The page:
5. Sri R. K. Mohapatra, learned counselfor the petitioner contends that the trial courtfell into an error in assuming that the proposedamendment takes away the effect of theadmission, if any, of the plaintiff in para 3 ofthe plaint and even if that is the effect of theproposed amendment, it is no ground to rejectthe application. Mr. Mohapatra furthercontends that if the proposed amendment isallowed, the contesting defendants will not beprejudiced in any manner.
6. Sri G. Rath, learned counsel for the opposite parties, on the other hand, contendsthat the trial court has rightly rejected the petition for amendment of the plaint, since the facts and circumstances of this case do notmake out any case for permitting such amendment.
7. From the facts narrated in the foregoing para it is clear that initially the plaintiff took the stand in para 3 of the plaint that schedule 'B' properties were ancestral joint family properties belonging to the branch of Harekrushna in which Bidyadhar @ Budhi, Jadu and Padmanav have 1/3rd interest each.
8. In the written statement filed by the defendant Nos. 1, 4, 5, and 6 though initially a Stand was taken that 'B' schedule properties were the self-acquired properties of late Harekrushna, but subsequently by amendment the said defendants changed the stand to the effect that the said properties were ancestral coparcenary properties of Harekrushna, thus, taking a stand similar to that taken by the plaintiff. Now, by the proposed amendment the plaintiff wants to change her stand to state that 'B' schedule properties are the separate properties of late Harekrushna. The only reason stated in the application for amendment is that, since the contesting defendants have changed their stand, the petitioner wants to follow suit.
9. The courts are no doubt lenient in allowing the amendment to the pleadings at any stage of the suit, when such amendments are relevant and necessary for effective adjudication of the dispute between the parties. But the amendment of pleadings should not become a matter of hide and seek between the parties or an attempt to out-wit the opponent.
In the present case, as the learned counsel for the petitioner himself contends, the effect of the statement made in para 3 of the plaint is in no way affected by the proposed amendment. If this is so then the proposed amendment is neither relevant nor necessary.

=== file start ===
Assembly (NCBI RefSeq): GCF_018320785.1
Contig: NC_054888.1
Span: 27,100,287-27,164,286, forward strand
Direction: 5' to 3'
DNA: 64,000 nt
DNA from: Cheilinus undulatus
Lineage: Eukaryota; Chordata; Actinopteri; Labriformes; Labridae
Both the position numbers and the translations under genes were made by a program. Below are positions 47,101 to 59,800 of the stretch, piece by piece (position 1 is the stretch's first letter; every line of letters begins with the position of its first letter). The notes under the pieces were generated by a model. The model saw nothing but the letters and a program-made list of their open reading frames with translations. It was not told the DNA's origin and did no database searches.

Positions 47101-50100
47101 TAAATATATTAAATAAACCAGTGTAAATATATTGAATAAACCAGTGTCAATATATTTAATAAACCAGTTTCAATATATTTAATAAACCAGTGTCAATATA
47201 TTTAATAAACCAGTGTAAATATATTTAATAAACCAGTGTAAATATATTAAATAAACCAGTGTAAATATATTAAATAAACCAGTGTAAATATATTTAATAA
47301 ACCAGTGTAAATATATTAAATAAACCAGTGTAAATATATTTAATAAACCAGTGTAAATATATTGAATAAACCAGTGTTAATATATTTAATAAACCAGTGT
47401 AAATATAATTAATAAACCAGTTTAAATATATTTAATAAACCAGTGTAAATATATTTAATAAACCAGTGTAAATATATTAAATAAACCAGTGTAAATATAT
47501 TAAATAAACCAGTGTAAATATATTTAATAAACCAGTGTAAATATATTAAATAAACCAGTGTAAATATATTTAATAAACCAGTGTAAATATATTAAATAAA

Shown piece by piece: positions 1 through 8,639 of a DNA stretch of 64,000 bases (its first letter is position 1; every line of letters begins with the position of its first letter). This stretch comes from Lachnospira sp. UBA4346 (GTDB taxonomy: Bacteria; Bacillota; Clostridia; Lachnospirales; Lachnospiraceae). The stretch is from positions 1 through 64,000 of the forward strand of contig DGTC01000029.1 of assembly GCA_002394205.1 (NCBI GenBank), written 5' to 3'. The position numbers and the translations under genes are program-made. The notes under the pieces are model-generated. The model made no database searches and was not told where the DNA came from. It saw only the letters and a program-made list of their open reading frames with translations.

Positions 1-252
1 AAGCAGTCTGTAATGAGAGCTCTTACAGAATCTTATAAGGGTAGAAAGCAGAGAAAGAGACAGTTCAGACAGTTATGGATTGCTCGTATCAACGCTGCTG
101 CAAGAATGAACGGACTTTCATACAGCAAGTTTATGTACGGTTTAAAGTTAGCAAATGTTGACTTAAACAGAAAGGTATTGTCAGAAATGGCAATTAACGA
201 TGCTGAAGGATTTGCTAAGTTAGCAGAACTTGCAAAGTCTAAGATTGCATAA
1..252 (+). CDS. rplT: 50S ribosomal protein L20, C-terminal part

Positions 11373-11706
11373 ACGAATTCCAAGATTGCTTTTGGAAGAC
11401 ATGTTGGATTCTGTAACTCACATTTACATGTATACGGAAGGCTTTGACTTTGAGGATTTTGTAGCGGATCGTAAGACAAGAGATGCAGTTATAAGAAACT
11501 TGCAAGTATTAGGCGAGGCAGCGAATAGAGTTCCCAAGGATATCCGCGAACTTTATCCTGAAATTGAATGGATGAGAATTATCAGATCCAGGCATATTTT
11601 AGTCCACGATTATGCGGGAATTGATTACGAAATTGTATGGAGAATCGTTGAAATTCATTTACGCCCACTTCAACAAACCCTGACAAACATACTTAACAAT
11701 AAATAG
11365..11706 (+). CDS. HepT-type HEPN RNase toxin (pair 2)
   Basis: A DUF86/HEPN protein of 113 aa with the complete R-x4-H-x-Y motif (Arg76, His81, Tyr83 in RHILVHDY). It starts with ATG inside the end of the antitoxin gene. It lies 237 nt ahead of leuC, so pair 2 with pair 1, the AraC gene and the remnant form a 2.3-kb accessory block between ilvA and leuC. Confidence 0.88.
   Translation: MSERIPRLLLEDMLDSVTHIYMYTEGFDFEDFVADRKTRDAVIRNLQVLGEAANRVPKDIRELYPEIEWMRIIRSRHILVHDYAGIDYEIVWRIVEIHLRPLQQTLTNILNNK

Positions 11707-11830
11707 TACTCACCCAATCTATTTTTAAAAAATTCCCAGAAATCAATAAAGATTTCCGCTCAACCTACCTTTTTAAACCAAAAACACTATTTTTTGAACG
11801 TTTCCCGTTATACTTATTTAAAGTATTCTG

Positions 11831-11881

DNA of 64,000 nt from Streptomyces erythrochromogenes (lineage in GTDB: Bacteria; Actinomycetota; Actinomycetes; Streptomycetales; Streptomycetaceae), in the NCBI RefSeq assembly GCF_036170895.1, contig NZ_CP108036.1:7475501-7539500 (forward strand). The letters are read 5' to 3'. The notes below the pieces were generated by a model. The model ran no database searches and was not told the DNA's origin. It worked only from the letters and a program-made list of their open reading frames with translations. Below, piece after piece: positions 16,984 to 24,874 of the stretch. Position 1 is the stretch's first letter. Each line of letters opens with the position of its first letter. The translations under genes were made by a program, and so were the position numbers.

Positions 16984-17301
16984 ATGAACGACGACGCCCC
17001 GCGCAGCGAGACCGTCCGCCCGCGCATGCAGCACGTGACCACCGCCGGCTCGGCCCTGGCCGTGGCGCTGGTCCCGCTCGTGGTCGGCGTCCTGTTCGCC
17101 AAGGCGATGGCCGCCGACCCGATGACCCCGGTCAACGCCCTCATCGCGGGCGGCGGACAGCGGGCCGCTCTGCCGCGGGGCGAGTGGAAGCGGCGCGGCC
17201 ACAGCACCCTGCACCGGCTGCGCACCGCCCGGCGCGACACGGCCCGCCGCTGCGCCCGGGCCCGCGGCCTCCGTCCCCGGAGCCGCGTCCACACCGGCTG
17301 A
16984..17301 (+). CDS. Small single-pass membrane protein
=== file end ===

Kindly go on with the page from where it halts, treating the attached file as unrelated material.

The learned counsel for the petitioner has not been able to show how the proposed amendment is necessary for proper adjudication of the case. The reason given by the trial court for rejecting the application that the amendment, if allowed, would take away the effect of an admission contained in the plaint made by the plaintiff, may not be absolutely correct, in view of the principles laid down in the Supreme Court decision reported in AIR 1983 SC 462 (Panchdeo Narain Srivastava v. Km. Jooti Sanay), wherein the court has held that in appropriate circumstances an admission of fact can be withdrawn by amendment since such an admission could be explained or withdrawn by the concerned party in course of his examination in court. But that does not affect the fundamental requirement, which is satisfied in all cases of amendment of pleadings, that the proposed amendment is necessary for effective adjudication upon the dispute between the parties.
10. In view of the discussions aforesaid, this requirement cannot be said to have been satisfied in the present case and hence the trial court cannot be said to have erred in rejecting the application for amendment of the plaint. Accordingly, the revision petition is dismissed as devoid of merit, but in the circumstances of this case there would be no order for costs of this proceeding.